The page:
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Tough Times For Girls In Juvenile Justice System

The number of boys locked up for crimes has dropped over the past decade, but the number of young women detained in jails and residential centers has moved in the other direction.

Experts say girls make up the fastest-growing segment of the juvenile justice system, with more than 300,000 arrests and criminal charges every year. A new report by the Georgetown Center on Poverty, Inequality, and Public Policy says the system isn't doing enough to help those young girls.

Most girls who wind up tangled in the justice system have family problems, trauma or a history of abuse, says Georgetown University professor Peter Edelman, who co-authored the report, "Improving the Juvenile Justice System for Girls."

More than half of the girls detained these days don't commit big crimes. More often their transgressions are things like skipping school, breaking curfew or running away from home, says Edelman, who has studied justice up close since the 1970s.

"Getting them back into school and getting them back on a path without invoking the sanctions of the juvenile and criminal justice system," Edelman says, "that is so much better in terms of not leaving those wounds and scars and preserving the possibilities for the future."

A Case In Point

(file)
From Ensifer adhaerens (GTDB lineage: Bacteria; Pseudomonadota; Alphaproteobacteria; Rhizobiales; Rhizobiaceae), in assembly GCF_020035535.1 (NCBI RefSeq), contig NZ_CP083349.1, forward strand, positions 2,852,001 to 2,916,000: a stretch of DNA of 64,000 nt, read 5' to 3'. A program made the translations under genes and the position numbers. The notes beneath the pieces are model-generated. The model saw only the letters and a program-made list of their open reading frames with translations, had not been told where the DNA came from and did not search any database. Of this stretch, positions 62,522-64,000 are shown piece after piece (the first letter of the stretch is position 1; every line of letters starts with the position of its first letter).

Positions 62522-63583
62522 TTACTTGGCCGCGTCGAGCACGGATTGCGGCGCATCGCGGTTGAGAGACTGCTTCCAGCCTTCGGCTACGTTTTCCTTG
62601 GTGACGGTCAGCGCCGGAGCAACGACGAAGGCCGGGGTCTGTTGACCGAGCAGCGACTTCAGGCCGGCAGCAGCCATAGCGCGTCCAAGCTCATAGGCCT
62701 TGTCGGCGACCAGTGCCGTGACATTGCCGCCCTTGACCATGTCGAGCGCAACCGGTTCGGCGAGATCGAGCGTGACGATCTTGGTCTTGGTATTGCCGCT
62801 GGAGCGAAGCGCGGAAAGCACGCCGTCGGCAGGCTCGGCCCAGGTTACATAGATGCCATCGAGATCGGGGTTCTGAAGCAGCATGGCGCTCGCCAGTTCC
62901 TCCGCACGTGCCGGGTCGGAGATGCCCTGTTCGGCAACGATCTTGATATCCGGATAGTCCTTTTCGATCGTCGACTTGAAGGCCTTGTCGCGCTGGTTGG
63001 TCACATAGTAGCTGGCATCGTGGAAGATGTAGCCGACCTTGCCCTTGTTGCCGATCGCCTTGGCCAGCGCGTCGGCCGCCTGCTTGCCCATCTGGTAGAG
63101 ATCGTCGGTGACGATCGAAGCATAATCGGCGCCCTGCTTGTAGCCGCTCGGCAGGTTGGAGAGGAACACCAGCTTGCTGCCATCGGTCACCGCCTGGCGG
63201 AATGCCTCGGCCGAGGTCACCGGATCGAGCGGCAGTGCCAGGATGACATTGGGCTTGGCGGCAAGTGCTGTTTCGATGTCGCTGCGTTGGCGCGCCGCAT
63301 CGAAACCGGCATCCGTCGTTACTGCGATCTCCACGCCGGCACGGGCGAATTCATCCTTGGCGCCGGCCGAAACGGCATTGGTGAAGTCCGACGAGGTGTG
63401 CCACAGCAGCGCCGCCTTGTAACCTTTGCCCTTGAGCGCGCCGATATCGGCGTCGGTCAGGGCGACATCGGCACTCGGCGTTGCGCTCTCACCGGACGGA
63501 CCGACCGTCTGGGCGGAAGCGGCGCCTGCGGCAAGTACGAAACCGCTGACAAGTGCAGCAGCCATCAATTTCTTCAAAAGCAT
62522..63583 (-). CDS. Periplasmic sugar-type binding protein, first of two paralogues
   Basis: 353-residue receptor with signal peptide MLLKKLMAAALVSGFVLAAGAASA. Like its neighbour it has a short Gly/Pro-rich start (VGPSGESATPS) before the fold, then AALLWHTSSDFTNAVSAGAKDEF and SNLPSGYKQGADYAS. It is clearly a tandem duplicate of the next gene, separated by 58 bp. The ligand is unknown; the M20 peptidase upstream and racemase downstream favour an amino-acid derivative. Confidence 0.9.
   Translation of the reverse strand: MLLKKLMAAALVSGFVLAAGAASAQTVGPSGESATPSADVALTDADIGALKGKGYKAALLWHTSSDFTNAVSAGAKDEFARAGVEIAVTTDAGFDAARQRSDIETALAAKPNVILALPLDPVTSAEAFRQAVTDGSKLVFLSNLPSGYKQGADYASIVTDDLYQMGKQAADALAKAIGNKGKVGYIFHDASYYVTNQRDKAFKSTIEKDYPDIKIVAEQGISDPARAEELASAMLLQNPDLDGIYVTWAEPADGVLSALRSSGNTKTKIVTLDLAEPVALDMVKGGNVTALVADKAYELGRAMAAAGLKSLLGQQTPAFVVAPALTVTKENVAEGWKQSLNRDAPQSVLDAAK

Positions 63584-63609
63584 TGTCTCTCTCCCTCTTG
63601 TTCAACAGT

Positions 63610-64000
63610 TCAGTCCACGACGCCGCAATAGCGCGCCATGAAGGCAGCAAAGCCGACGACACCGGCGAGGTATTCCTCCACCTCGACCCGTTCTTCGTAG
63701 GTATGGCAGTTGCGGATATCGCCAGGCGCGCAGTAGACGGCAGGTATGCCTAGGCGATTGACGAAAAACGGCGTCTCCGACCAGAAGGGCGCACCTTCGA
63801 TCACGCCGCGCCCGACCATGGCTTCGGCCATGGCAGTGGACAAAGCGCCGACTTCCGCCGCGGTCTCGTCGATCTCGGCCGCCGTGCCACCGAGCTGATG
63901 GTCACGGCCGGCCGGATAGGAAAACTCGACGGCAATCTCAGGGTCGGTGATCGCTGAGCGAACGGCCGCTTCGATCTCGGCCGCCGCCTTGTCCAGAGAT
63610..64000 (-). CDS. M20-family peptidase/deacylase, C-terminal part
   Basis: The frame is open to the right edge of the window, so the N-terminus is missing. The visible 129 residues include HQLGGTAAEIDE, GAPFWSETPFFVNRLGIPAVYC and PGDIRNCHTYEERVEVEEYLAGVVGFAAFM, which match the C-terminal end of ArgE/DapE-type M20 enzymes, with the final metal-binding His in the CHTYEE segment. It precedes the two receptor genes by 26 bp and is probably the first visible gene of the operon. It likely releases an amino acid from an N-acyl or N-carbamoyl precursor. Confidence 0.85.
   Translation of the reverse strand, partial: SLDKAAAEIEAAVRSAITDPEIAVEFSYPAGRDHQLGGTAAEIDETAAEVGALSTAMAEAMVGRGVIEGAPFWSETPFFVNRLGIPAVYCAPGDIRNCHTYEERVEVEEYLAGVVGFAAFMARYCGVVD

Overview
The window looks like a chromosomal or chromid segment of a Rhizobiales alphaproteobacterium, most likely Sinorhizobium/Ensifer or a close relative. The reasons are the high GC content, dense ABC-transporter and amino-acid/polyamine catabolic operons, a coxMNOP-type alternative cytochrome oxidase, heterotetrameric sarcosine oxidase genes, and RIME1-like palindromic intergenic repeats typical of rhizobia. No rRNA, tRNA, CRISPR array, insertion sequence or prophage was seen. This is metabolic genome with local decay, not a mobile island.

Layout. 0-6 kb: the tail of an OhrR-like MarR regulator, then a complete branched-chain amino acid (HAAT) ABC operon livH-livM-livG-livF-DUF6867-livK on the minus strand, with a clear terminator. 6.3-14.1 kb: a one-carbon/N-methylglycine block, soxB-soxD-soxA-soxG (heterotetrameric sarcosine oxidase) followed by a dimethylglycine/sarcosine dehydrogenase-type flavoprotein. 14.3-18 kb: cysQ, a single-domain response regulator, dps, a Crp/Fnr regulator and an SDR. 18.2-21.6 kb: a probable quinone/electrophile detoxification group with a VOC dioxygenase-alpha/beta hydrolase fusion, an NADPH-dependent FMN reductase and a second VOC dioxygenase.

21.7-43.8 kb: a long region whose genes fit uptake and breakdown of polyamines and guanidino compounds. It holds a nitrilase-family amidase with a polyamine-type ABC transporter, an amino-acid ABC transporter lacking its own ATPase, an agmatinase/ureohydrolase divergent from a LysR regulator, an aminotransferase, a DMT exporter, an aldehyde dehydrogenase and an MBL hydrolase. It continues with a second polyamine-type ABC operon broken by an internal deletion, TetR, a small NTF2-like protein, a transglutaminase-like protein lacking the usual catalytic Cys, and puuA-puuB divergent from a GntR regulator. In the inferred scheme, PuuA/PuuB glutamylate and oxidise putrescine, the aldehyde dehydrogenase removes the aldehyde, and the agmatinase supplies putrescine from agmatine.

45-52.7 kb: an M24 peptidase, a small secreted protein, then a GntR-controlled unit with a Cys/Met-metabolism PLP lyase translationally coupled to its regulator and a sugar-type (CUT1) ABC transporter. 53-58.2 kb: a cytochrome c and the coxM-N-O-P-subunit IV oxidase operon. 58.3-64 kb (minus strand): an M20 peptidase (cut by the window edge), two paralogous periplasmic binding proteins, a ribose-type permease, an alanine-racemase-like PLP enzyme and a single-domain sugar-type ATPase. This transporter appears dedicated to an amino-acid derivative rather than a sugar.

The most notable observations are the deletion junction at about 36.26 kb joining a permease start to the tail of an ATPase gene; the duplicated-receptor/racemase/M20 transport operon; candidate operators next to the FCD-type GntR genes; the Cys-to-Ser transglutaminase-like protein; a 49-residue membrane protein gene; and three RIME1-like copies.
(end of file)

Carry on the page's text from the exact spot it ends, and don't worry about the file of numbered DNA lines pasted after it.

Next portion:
Jabriera Handy says she is still living with some of those scars.

Four years ago, Handy was locked up in the Baltimore City Detention Center. Her 69-year-old grandmother had died of a heart attack shortly after they had a fight. Handy was charged with second degree murder in the adult system and spent 11 months in the detention center.

One day, on the way to school behind bars, the jail was put on lockdown because someone had been stabbed to death.

"I was looking, and I saw the man was just laying there with a limp body," she says.

She says they continued on to school like nothing had happened.

"So it wasn't like anybody came to us to talk about what [we had] just seen," she says.

The Georgetown report says no juveniles — girls or boys — belong in adult jails and prisons. It also says prosecutors should never lock up kids on technicalities, like violating probation or other minor offenses.

Criticism Of Report

That doesn't sound right to longtime prosecutor James Backstrom.

"We're talking about kids that are violating curfew laws, being truant from school [and] violating court orders," Backstrom says. "Do we need the authority to pick those kids up? I think we do."

Backstrom, the district attorney in Dakota County, Minn., says not all of those juveniles need to be in detention.

"[But] if you ignore the small issue, you might not get to the big issue before it's too late," he says.

Backstrom says he agrees with Edelman on a key point in the report, that it makes sense to devote resources to kids.

"I've long believed if we're going to reduce crime in America in the long run, we have to start with our kids, with early intervention and prevention efforts," he says.

Handy, who got out two years ago, says she is doing her part. She wants to become a social worker and is visiting girls at a detention center in Maryland to try to listen and help.

Copyright 2020 NPR. To see more, visit https://www.npr.org.

Carrie Johnson is a justice correspondent for the Washington Desk.